What are the motivators that prompt us to give of our time, money and energy? It is often the giver, not the receiver, who reaps the biggest payback by volunteering and giving, making virtue truly its own reward.
How do you begin? It is about being available, willing and open to those in need—and humbly understanding that we are all in this together! Mother Theresa said, “We can do no great things, only small thing with great love.” Let the needs of people you encounter dictate the best way to give, whether it is someone who could use some emotional support or a colleague who needs a lift.
Every social catastrophe or crime we hear about is not yet another sign that the world is beyond saving. We are in control and have choice in our response to the pandering of the media. Know the facts, watch with a different perspective and discern how to use your resources and time.
Our world matters. Reach beyond and widen your scope to send a message of hope, faith and kindness, is one’s charge. Who in your community would benefit from your attention and time? Connect with your community: teenagers, elderly, those in prison or the sick. Take a class with the National Alliance of Mental Illness, share your voice, pick up listening techniques. Get excited about something you would love to do. Volunteering has a powerful impact on the duration and quality of your life.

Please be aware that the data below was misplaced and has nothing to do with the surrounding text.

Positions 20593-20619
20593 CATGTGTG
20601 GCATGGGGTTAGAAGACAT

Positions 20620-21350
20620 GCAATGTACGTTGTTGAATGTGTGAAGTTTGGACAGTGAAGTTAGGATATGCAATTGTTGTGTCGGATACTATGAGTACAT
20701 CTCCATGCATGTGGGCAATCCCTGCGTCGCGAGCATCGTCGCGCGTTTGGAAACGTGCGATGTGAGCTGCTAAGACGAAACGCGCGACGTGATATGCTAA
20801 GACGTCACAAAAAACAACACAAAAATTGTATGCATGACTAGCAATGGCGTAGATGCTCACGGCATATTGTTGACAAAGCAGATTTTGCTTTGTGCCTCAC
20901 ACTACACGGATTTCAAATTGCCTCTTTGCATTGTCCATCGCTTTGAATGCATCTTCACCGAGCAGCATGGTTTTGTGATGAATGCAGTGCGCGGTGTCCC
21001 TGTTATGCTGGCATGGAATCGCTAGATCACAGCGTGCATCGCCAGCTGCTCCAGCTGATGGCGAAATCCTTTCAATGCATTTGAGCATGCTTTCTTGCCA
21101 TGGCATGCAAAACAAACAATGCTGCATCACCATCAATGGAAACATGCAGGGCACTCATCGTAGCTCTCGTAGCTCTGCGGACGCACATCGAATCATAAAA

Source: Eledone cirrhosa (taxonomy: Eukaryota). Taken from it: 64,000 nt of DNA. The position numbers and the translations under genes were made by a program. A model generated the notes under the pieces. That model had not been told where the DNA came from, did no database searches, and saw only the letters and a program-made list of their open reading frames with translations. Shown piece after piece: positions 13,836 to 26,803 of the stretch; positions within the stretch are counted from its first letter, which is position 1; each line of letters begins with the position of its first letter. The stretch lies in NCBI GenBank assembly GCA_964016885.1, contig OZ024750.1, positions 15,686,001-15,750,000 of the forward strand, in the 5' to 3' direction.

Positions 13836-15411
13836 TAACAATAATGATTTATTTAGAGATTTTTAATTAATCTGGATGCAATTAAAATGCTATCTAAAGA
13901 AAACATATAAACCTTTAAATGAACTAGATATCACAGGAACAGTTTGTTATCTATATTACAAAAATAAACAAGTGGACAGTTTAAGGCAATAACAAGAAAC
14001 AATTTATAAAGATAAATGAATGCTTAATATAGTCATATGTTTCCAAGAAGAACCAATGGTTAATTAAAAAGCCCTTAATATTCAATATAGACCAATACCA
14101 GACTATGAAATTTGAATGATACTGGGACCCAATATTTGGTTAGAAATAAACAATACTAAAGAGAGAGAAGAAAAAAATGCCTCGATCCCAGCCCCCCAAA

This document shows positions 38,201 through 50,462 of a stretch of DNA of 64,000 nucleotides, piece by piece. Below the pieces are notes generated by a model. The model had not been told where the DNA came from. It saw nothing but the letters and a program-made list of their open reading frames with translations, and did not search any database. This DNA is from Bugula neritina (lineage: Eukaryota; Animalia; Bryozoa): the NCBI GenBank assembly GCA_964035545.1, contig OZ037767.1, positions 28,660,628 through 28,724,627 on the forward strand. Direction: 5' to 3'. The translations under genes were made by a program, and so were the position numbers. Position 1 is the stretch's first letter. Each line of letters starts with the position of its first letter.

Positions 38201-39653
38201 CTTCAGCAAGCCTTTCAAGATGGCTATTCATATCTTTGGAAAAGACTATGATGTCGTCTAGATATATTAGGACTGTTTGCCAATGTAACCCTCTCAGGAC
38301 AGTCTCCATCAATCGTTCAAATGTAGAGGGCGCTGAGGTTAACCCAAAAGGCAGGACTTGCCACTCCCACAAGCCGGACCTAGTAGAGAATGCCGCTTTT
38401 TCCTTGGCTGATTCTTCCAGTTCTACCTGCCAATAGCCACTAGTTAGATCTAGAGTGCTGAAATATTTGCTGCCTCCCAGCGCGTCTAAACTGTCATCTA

The giver receives more than a passing great moment; your actions will be better aligned with your values and your health, and getting more grounded will deepen your relationships with your community.
Margaret Wachholz is the campus marketing director at Woodbury Senior Living. In her column, she shares observations and wisdom about aging and senior living in our community.